In one U.S. case, Kei Tomono v. U.S., a Japanese man who ran an import-export business was caught with turtles and snakes in his suitcase as he was entering the United States. Although the defendant agreed to plead guilty, he argued that the court should take his cultural background into account in determining his sentence. It was his contention that reptiles occupy a unique place in Japanese culture, that the creatures are not regarded as endangered in Japan, and that he was unaware that exporting the animals was illegal. The appellate court ultimately rejected the request for a sentence less than that allowed by federal sentencing guidelines. Although the validity of the arguments might not be convincing in Tomono’s case, as he was college-educated and had been involved in the reptile business for several years, it is conceivable that these same claims might have merit in another case. For the most part, however, this attempt at a “cultural defense” has generally not succeeded in cases of this sort.

However, in a different but related case, the International Whaling Commission did see fit to grant an exemption to certain indigenous groups from the international prohibition on whale hunting. The aboriginal subsistence accommodation, which permits certain indigenous groups to take a limited number of whales to ensure the survival of the group, demonstrates the possibility of finding a compromise policy that accommodates both environmental rights and cultural rights. If indigenous groups agree to take only a few whales, then this will not risk endangering the species further.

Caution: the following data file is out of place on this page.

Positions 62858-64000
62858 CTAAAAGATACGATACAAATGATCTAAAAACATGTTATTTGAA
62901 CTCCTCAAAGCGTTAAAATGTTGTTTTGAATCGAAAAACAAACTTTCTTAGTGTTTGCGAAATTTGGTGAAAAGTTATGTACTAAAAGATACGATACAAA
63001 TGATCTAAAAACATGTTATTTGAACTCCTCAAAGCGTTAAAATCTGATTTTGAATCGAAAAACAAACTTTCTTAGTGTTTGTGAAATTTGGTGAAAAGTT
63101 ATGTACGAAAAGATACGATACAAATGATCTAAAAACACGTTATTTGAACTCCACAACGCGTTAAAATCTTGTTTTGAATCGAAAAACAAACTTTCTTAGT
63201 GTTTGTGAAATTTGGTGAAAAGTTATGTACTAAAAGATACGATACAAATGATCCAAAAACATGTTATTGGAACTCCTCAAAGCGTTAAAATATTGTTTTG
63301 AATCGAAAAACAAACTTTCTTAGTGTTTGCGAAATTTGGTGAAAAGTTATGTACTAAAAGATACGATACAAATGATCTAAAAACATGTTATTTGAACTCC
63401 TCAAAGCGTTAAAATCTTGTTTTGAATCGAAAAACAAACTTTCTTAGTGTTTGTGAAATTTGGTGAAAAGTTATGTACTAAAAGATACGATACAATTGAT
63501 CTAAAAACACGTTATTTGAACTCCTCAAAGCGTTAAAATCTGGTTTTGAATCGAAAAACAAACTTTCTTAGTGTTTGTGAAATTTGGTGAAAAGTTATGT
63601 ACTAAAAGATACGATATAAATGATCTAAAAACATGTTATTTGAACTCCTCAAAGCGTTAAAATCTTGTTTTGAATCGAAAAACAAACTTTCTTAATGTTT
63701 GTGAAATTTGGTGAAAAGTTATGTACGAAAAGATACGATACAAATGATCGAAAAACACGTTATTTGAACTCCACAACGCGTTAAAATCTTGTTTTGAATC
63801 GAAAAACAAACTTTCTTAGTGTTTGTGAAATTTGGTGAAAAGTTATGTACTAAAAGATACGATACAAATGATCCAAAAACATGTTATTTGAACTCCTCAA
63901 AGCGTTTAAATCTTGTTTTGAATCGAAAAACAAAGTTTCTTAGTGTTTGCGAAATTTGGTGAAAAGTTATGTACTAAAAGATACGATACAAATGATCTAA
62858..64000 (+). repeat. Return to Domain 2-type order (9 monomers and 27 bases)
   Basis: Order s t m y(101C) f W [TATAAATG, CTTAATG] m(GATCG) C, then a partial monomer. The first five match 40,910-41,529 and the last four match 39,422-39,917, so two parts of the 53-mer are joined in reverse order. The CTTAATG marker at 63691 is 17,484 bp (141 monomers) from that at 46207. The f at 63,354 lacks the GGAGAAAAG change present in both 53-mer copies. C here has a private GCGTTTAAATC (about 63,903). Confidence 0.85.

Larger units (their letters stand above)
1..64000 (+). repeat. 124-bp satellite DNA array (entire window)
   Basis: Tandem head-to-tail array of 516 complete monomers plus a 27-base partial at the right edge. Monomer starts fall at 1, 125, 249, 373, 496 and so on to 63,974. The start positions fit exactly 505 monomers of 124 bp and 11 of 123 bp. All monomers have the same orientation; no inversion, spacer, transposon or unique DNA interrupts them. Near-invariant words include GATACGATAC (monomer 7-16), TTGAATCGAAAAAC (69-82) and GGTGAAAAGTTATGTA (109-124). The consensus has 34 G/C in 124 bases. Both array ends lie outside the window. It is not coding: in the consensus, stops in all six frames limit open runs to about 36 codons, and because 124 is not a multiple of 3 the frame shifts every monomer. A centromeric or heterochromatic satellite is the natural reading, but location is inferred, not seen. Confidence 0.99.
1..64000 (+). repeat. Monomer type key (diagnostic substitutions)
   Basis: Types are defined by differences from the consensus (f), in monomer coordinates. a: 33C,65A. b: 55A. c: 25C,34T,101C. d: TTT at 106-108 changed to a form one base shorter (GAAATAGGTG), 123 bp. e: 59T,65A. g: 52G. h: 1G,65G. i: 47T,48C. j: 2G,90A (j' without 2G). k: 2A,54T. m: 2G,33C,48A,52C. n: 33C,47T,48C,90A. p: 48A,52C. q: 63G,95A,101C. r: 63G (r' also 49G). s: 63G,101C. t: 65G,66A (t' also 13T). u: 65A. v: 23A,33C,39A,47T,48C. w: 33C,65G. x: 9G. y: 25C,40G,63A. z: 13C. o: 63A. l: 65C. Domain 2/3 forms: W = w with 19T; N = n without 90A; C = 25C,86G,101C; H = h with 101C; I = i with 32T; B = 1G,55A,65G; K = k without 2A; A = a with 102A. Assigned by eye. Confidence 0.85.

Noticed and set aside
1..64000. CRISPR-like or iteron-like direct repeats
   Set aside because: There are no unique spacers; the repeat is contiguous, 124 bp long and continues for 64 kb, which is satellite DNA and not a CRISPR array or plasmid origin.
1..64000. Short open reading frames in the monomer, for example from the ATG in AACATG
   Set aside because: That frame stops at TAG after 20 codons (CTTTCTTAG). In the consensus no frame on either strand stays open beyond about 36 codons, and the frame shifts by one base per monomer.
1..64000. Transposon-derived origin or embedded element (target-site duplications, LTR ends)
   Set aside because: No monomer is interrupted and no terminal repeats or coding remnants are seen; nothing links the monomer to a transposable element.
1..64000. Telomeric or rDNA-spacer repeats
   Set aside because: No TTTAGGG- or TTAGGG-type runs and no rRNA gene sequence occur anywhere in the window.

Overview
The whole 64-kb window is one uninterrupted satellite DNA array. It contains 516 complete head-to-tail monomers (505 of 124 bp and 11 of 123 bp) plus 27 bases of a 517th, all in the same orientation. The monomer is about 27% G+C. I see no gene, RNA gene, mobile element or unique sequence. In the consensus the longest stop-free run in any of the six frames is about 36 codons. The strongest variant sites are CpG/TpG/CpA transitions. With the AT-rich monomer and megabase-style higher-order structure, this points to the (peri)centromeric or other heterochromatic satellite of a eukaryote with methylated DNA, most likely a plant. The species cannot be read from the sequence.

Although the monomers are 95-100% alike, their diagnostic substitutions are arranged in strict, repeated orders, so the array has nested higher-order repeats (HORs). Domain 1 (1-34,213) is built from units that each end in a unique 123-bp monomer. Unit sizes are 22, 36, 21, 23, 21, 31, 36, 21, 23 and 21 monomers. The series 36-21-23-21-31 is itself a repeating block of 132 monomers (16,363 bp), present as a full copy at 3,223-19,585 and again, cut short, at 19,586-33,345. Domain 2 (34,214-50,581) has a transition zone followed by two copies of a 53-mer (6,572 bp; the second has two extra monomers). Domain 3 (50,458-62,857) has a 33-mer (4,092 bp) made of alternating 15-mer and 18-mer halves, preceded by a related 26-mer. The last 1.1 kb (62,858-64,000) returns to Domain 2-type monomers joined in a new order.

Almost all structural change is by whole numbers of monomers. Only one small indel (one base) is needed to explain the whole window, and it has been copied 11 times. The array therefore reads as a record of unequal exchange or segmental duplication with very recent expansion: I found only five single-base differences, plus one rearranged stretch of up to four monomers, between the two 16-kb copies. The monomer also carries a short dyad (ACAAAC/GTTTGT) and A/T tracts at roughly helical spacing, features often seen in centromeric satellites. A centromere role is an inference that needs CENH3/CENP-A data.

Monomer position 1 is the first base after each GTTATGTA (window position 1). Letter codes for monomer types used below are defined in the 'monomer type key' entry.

Despite the favored treatment granted under the exemption, some indigenous people criticize the exemption policy as ethnocentric, in part because they regard the need to request exemptions as paternalistic. The policy has also provoked objections from non-indigenous cultural communities who object to it on the ground that to make an exception for indigenous peoples and not for them violates the norm of equal protection of law. Japanese and Norwegian whaling communities, whose way of life also depends on the taking of whales, have advanced this argument, holding that policies intended to stop whaling constitute a form of “cultural imperialism.” It has also been argued that if indigenous groups are to benefit from such an exemption, they should be allowed to take animals only in a “traditional” manner. This line of argument has led to debate over the “authenticity” of the cultural traditions of hunting, but in my view “culture” is not static, and this objection lacks force. Indigenous groups may now prefer to use electric harpoon guns to spears, but cultural rights arguments ought not to depend on the method of killing.